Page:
The group Big Marijuana Big Mistake is taking issue with pro-marijuana initiative bus ads, and they’re asking the Municipality of Anchorage to intervene.
On Monday, the first pro-marijuana ads of the campaign season started rolling around on city buses. They show a pint glass of beer, a tumbler of hard liquor, and then a cannabis leaf with the word “safer” written over it.
Then, on Wednesday, a bright red sticker was added, reading “Our opponents AGREE!” Those stickers were inspired by a comment Big Marijuana Big Mistake spokesperson Tom Tougas made at a recent debate in Soldotna.
TOUGAS: When you think of this initiative, and you say, ‘marijuana is safer than alcohol,’ and I don’t disagree with that …
That audio was released on Friday by the Campaign to Regulate Marijuana Like Alcohol, a group that’s sponsoring a ballot initiative to do exactly that. They saw it as a major concession to one of their key arguments, and thought it would fit well into their bus campaign.
Big Marijuana Big Mistake doesn’t agree. The marijuana opponents sent a letter to the People Mover Administration on later that afternoon asking that the red stickers be removed, calling them a “gross misrepresentation” of the anti-marijuana position.
Deborah Williams, the deputy treasurer of Big Marijuana Big Mistake, says that Tougas’ comments were taken out of context, and that he’s subsequently refuted them. (In a press release issued by the campaign on Thursday, Tougas stated “I believe that marijuana is a dangerous drug and am disappointed at this effort to misrepresent what I said.”) Williams adds that to suggest her group believes marijuana is safer than alcohol is “simply untrue.”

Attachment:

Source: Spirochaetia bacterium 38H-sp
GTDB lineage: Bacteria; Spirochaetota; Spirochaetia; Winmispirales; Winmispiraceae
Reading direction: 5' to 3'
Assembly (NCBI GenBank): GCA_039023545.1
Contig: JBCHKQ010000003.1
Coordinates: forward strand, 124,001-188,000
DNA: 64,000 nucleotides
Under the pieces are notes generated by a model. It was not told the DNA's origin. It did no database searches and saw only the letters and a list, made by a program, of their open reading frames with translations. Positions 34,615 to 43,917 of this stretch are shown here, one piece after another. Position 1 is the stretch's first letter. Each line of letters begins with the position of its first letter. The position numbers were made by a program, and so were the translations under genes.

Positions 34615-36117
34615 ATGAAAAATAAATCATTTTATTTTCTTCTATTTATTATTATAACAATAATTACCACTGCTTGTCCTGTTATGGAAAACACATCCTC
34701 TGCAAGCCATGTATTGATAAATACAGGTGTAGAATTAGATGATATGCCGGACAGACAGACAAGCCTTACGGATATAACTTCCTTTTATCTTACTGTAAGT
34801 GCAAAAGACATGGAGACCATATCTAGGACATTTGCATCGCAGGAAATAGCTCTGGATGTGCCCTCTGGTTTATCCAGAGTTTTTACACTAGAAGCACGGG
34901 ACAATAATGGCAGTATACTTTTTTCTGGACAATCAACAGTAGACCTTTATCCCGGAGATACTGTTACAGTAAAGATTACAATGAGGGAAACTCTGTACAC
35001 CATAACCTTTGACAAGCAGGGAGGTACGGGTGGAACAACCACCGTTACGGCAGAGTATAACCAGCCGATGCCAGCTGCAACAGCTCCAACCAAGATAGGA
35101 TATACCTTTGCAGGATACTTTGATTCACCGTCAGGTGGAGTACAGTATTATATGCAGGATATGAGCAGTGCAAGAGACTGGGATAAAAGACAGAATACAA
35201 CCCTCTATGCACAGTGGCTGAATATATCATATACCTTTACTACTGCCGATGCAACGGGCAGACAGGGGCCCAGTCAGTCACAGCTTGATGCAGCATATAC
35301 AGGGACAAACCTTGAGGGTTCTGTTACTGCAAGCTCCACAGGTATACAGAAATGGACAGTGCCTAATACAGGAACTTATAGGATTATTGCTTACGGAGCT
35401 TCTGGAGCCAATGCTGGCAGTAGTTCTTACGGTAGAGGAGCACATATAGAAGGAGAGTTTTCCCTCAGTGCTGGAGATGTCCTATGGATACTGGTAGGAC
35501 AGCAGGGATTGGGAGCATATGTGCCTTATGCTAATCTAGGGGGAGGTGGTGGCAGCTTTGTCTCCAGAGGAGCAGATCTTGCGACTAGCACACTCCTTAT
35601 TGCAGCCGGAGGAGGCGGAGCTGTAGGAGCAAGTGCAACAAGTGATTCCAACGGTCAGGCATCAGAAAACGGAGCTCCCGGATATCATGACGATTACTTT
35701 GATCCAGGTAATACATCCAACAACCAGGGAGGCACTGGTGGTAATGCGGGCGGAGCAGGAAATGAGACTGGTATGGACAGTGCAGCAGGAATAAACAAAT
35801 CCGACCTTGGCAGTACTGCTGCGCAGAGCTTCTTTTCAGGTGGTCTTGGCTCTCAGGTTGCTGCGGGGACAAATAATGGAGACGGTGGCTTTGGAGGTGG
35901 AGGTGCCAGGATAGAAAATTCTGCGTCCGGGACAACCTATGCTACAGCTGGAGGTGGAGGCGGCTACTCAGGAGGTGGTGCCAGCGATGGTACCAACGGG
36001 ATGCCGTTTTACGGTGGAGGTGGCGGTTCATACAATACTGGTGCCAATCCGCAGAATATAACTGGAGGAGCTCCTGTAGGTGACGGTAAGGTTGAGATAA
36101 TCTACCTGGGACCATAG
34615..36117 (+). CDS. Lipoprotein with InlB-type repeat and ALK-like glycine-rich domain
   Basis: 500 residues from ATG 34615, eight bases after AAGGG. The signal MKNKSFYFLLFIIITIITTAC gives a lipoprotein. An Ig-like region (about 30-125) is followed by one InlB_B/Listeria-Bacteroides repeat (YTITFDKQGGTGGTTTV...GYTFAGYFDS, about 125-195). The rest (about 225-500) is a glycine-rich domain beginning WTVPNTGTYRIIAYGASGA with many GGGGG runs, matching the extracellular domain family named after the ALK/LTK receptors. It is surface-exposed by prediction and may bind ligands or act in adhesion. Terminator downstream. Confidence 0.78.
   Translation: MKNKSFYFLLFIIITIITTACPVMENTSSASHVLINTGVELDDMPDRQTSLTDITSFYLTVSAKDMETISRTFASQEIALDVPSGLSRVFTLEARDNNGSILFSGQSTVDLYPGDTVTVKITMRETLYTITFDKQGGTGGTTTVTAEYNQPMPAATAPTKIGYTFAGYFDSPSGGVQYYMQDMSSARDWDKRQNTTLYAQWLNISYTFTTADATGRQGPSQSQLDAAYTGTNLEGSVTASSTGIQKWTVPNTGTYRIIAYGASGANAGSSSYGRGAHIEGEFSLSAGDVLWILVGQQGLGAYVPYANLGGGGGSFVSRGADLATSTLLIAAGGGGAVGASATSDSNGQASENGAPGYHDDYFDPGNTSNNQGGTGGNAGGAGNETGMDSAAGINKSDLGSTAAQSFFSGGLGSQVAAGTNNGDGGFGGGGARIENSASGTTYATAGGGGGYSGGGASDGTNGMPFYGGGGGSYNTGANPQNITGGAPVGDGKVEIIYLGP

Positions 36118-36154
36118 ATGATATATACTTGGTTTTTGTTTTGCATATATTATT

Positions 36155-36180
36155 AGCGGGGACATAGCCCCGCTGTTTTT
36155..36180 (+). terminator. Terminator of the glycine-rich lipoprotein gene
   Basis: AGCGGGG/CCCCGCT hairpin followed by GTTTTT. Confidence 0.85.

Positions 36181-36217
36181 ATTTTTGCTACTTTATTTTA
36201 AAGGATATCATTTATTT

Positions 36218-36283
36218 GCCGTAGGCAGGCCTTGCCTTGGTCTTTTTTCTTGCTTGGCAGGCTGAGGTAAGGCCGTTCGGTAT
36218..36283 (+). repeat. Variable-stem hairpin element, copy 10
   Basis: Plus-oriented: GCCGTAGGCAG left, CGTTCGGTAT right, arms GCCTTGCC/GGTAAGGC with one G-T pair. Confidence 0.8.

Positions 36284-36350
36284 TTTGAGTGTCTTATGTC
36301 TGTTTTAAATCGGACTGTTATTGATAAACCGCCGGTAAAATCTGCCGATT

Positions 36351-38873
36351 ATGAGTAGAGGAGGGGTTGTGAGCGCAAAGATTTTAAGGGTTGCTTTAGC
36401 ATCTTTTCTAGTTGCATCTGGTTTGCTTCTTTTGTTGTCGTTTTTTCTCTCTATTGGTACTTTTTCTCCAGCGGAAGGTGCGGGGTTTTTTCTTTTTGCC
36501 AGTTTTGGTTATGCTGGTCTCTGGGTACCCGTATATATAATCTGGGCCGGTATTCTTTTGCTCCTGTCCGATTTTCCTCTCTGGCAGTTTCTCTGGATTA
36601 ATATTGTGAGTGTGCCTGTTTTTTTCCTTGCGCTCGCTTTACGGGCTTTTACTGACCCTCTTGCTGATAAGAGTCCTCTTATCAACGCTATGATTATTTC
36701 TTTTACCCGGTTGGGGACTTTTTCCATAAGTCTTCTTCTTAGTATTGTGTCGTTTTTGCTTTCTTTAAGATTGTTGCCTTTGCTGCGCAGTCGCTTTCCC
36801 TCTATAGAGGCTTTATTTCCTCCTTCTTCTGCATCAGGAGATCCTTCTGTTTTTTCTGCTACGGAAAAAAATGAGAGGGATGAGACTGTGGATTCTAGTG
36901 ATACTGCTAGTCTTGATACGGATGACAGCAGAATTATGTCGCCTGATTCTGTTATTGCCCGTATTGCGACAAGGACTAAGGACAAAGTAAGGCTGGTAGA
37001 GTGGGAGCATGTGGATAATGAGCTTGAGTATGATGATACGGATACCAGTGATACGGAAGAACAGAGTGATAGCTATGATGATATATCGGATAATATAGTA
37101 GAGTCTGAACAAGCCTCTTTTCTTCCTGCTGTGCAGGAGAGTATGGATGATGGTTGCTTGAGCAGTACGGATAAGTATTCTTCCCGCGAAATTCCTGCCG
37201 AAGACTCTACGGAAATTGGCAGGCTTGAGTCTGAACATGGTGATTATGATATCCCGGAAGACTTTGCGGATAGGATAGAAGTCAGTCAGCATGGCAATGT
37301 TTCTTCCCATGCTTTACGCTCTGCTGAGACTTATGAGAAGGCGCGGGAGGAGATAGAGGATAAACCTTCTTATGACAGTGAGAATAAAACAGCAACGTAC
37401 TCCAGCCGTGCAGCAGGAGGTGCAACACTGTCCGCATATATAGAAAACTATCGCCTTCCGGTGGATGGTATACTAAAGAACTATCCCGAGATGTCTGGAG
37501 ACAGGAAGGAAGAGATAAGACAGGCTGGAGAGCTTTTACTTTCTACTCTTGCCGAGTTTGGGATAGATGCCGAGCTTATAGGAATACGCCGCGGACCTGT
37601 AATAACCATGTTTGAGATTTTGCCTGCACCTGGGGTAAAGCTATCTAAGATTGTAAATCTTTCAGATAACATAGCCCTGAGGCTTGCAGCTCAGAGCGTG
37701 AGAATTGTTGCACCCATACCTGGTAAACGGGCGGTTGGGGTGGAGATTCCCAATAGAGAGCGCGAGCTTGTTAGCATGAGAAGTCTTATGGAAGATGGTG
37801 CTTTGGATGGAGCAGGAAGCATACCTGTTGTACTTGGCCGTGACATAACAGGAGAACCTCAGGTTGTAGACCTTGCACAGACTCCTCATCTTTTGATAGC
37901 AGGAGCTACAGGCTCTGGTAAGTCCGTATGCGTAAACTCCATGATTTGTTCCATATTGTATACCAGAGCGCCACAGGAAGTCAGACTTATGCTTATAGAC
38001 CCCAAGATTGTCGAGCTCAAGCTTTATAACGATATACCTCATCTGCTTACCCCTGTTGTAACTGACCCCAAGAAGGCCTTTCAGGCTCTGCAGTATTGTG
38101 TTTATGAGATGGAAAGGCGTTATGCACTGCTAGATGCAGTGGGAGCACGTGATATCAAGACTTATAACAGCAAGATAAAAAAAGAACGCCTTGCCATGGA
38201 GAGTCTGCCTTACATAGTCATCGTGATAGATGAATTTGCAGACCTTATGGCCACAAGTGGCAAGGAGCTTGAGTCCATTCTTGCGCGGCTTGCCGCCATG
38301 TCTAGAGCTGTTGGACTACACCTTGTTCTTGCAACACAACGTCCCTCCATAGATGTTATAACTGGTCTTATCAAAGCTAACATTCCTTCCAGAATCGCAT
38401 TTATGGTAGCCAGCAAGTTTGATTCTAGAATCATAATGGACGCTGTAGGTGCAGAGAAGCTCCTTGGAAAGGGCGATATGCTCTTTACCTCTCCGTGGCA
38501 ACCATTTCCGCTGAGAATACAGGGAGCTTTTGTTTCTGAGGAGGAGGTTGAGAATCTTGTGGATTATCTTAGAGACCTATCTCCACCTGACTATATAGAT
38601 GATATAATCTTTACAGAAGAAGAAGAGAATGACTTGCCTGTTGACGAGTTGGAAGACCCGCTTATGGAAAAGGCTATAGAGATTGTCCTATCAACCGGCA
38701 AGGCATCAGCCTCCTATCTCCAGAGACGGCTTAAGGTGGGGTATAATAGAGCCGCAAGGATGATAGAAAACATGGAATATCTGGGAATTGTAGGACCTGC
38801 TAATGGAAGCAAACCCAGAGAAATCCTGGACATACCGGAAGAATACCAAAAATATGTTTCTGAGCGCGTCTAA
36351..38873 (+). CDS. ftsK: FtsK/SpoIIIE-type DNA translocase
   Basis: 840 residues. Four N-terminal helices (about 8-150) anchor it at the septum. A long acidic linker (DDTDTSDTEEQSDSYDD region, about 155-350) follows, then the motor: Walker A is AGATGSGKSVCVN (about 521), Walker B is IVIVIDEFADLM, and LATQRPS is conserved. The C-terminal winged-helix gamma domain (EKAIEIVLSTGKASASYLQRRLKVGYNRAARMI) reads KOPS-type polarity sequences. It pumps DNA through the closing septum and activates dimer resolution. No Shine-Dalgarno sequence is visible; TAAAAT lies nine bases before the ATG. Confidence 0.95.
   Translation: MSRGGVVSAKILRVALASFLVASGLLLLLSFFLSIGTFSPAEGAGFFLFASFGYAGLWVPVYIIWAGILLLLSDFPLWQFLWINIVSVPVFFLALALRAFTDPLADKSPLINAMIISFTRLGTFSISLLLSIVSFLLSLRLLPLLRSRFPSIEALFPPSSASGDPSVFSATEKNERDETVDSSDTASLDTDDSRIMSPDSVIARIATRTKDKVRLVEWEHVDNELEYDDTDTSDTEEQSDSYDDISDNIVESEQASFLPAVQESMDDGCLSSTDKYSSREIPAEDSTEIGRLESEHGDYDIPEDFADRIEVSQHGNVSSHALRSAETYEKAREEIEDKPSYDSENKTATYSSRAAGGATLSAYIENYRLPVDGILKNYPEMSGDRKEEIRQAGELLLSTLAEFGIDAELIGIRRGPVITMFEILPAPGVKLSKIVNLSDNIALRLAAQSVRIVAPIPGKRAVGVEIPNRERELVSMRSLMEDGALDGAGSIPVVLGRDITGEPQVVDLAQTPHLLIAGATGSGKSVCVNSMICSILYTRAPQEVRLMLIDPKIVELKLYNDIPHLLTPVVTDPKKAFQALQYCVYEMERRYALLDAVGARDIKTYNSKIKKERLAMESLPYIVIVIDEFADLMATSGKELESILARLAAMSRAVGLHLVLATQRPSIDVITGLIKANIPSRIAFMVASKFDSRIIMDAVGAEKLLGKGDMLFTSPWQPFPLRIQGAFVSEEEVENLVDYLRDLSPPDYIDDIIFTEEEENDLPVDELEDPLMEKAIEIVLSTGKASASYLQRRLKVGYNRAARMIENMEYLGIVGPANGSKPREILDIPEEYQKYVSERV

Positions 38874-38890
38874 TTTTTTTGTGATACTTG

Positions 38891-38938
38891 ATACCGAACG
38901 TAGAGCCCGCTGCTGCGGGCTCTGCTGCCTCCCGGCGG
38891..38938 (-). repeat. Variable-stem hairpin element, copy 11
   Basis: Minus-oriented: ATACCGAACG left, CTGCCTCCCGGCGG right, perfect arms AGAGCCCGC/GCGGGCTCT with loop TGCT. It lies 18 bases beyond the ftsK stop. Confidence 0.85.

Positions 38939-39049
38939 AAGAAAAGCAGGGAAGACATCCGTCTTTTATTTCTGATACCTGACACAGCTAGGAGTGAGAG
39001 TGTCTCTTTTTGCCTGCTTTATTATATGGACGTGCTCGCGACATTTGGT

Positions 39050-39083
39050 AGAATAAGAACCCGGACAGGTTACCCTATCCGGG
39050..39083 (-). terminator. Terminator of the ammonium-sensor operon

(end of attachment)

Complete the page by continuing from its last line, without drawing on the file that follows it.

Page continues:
“They did not check with the coordinating committee of Big Marijuana Big Mistake,” says Williams. “If they had, they would know that the opposition does not agree with that, period, end of story. The signs need to come down because they represent a clear misstatement of fact.”
Big Marijuana Big Mistake did not check with their rivals about voluntarily removing their stickers before going to the municipality. But even if they had, the Campaign to Regulate Marijuana Like Alcohol thinks it’s on more than solid ground with the stickers. Taylor Bickford is a spokesperson for the initiative, and he says it’s inappropriate for Big Marijuana Big Mistake to “engage in an effort to censor” their campaign.
“We wouldn’t be in this position if they hadn’t made the statements they made in a public setting,” says Bickford. “That’s ultimately what all this is based on. They actually accused us of lying and fabricating the statement. And that’s why we decided to release the audio, so that the public understands that this is a statement that was made by one of their spokespeople. It was not a lie. It was not fabricated. It happened.”
As the letter was sent Friday afternoon, the People Mover Administration did not respond to Big Marijuana Big Mistake before the close of the business day. The marijuana initiative will appear on the ballot November 4.
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